Best wine destination in 2013: Napa Valley/Sonoma, California.
In the gentle Mayacamas Mountains, two roads (to the east, Napa’s Route 29, and, to the west, Sonoma’s Route 12) form arteries through twin fertile, geological trenches that yield the bulk of what is known as California Wine Country. Only one hour north of San Francisco, the easternmost valley, Napa, is home to the Grgich Hill Estate, Caymus Vineyards, Sterling Vineyards, and Robert Mondavi Winery. In Napa, you’ll find the relatively urban, two-square-block St. Helena near sleepy Calistoga, a Wild West holdover with sidewalks nestled under wooden shades. Calistoga is a spa town with mineral springs, a geyser, and—for the daring—mud baths. Don’t miss the picturesque, 29-mile-long Silverado Trail that runs between Napa and Calistoga. It was built in the 1850s due to flooding of the main road, and eventually used to conduct mercury-rich cinnabar from mines in Mount St. Helena to river docks in the town of Napa. The Silverado Trail’s two lanes are elevated above the valley floor to offer panoramic views of vineyards, mountains, and hidden valleys. Plus, it’s gently pitched and bike-able (if you’d like to work off some vacation calories).
Just to the west (and, for the most part, within an hour’s drive of St. Helena), Sonoma County reaches all the way to the Pacific; in fact, that’s Sonoma’s sleepy Bodega Bay in Alfred Hitchcock’s The Birds. Near the coast, you’ll find the gorgeous Flowers Vineyard & Winery and, in Sonoma’s famed Russian River Valley, the Hartford Family Winery. The other Sonoma bigwigs are Francis Ford Coppola Winery, Dehlinger Winery, Benziger Family Winery, and Kosta Browne Winery. Like Napa, Sonoma is packed with tourist-friendly amenities—spas, restaurants, shopping, and bike trails.
Stay: The Kenwood Inn and Spa is an ideal base of operations for a wine country visit. What’s unusual is that this hotel is completely geared toward adults—it offers no children’s amenities whatsoever and, daringly, no televisions in its guestrooms. Look for three tranquil, landscaped courtyards (each with its own saline pool and spa) that offer private access to plush suites and rooms outfitted with in-room fireplaces, large whirlpools, and fine imported Italian linens. As if that’s not enough, the Kenwood Inn also houses a renowned spa that specializes in “vinotherapy”—or spa services that “embrace the power of the grape” with massages and topical treatments using red wine and oils extracted from Chardonnay and Riesling seeds. Rooms start at $400 per night. (10400 Sonoma Hwy, Kenwood, CA 707-833-1293; kenwoodinn.com)
Taste: Don’t miss the huge variety of tasting and educational programs at famed Grgich Hills Estate’s rolling Napa vineyard. Programs range from casual tastings (offered under the tutelage of a wine educator) to more ambitiously pitched, intimate library tastings led by winery higher-ups. For $30, you even can shed your socks and stomp grapes. Also, the Napa Valley Wine Train (with its restored 1915 Pullman cars) stops at Grgich Hills Estate. (1829 Saint Helena Hwy, Rutherford, CA 707-253-2111; grgich.com)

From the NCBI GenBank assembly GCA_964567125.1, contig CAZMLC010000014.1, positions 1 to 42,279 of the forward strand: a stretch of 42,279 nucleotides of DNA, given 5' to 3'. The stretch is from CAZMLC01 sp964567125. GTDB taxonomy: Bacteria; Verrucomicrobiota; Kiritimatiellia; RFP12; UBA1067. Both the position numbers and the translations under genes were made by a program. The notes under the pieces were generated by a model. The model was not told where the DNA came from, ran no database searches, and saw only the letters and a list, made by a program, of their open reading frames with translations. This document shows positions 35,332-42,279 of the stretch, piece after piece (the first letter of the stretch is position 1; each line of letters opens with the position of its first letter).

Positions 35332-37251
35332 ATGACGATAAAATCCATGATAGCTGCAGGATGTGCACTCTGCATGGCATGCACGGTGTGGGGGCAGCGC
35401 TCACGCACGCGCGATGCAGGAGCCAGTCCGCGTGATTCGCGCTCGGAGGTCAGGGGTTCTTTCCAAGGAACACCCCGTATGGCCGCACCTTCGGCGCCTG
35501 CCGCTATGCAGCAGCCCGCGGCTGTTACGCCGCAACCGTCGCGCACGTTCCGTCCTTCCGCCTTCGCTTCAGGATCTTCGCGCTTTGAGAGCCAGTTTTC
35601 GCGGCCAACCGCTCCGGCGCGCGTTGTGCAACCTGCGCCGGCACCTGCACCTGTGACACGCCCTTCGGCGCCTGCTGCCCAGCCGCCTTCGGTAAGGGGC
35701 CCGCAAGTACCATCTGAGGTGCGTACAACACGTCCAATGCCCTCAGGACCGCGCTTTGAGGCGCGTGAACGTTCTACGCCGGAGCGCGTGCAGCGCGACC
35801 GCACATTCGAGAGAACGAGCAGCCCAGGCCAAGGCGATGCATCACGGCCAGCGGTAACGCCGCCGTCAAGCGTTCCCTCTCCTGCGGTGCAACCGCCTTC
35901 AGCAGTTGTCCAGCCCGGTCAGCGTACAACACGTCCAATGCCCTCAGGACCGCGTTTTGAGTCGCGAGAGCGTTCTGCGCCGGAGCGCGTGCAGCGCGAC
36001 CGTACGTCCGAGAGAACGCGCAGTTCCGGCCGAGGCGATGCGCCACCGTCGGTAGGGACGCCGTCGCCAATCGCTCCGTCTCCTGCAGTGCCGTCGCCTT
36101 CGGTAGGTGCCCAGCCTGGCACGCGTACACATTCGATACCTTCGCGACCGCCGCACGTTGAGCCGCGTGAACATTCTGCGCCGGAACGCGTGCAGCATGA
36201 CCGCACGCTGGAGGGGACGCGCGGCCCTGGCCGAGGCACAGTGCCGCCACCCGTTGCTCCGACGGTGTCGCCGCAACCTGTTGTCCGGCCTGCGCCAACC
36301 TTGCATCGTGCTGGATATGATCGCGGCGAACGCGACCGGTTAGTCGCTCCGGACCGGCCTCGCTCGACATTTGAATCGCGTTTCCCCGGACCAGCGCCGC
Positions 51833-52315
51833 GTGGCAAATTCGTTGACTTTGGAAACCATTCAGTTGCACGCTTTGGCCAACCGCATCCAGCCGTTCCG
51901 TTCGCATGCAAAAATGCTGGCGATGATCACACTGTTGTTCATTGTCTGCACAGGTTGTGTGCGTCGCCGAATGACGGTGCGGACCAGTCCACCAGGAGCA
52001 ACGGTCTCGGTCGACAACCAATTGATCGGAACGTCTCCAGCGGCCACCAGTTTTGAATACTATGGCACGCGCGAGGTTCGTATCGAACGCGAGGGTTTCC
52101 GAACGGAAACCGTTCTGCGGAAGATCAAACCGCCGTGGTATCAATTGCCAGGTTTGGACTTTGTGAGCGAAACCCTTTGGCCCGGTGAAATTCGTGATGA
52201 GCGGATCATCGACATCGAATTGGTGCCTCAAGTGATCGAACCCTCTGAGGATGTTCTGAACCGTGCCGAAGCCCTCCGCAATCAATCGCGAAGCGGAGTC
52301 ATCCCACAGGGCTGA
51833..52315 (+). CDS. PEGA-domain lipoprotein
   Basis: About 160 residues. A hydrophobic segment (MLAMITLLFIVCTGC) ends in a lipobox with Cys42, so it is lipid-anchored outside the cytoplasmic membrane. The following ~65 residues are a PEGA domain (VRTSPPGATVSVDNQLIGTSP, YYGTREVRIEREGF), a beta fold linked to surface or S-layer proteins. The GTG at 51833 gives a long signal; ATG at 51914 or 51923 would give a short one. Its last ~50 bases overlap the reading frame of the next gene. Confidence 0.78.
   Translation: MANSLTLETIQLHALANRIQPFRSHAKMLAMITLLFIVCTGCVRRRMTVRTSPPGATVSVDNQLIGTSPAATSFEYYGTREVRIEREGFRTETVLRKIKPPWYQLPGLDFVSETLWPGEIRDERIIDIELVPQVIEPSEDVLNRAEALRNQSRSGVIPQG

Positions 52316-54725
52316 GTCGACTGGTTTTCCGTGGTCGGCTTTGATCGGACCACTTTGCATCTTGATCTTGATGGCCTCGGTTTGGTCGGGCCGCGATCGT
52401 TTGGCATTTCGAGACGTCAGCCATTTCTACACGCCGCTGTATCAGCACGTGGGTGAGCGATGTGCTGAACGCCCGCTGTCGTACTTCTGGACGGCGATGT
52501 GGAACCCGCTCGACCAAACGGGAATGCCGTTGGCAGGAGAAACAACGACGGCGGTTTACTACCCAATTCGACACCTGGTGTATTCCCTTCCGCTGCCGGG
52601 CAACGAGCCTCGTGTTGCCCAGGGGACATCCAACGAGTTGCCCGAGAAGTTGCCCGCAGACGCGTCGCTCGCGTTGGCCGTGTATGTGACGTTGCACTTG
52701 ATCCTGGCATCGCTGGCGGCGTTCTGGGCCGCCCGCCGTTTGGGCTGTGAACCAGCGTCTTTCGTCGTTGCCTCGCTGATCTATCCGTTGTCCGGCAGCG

Napa superstar Caymus Vineyard offers intimate tastings conducted by a wine educator. The $30 tastings take a little planning (they’re by appointment only), but, happily, the groups are kept to 10 or fewer people and they’ll even let you take the Caymus Vineyard glass away with you. (8700 Conn Creek Road, Rutherford, CA 707-963-4204; caymus.com)
Alternately, Chappellet Winery in St. Helena offers two daily (11 am and 1 pm), 90-minute tours through its beautiful Pritchard Hill vineyards. Expect to sample all the Chappellet’s current wines—plus, you’ll be able to tour its production facilities. (1581 Sage Canyon Rd, St. Helena, CA 707-963-7136; chappellet.com) If your tastes run more toward sipping than hiking, drop into the Robert Craig Tasting Salon, where $20 buys an endless parade of samples. Plus, you can do it all overlooking the pretty parkland adjoining the Napa River. The Salon’s motto is: “Come for the Cabernet, stay for the view.” (625 Imperial Way, Napa 707-252-2250; robertcraigwine.com)
Relax: Offering 535 acres of oak woodlands, evergreen forests, and riparian and chaparral ecosystems, the Bouverie Preserve (egret.org/visit_bouverie) is a perfect way to get away from it all. In spring, the Preserve offers stunning wildflower displays, and, year-round, you might spot 130 species of birds, 350 species of flowering plants, plus bobcats, grey foxes, and coyotes. Tours, conducted by volunteers, are offered every Saturday.
Eat: Of course, Chef Thomas Keller’s landmark The French Laundry (6640 Washington St, Yountville, CA 707-944-2380; frenchlaundry.com) is the mandatory Napa meal, but, here, excellent restaurants are thick on the ground. If you can’t snag a table at The French Laundry, try the more casual (and reasonably priced) Glen Ellen Star (13648 Arnold Dr, Glen Ellen, CA 707-343-1384; glenellenstar.com). It’s owned by a wine-country royal Chef Ari Weiswasser, formerly of The French Laundry, and his wife, Erinn Benziger-Weiswasser. Expect locally raised ingredients, often finished over an open fire.
Shop: Shoe collectors won’t want to miss the iconic, handmade ballet flats at Jan Niemi’s St. Helena shop, Flats. There, you’ll find her shoes in the full spectrum of colors, plus clothing, accessories, and more. (1219-B Main St, St. Helena 707-967-0480; flatsnapavalley.com)
Off the Beaten Track: If you’ve ever wanted to be lowered naked into a hot, gloopy stew of peat and volcanic ash, then hit kitschy Dr. Wilkinson’s Hot Springs Resort, the oldest spa in Calistoga. NB: Compared to many spas, this one is reasonably priced—but it’s not for the shy or the squeamish. (1507 Lincoln Ave, Calistoga, CA 707-942-4102; drwilkinson.com)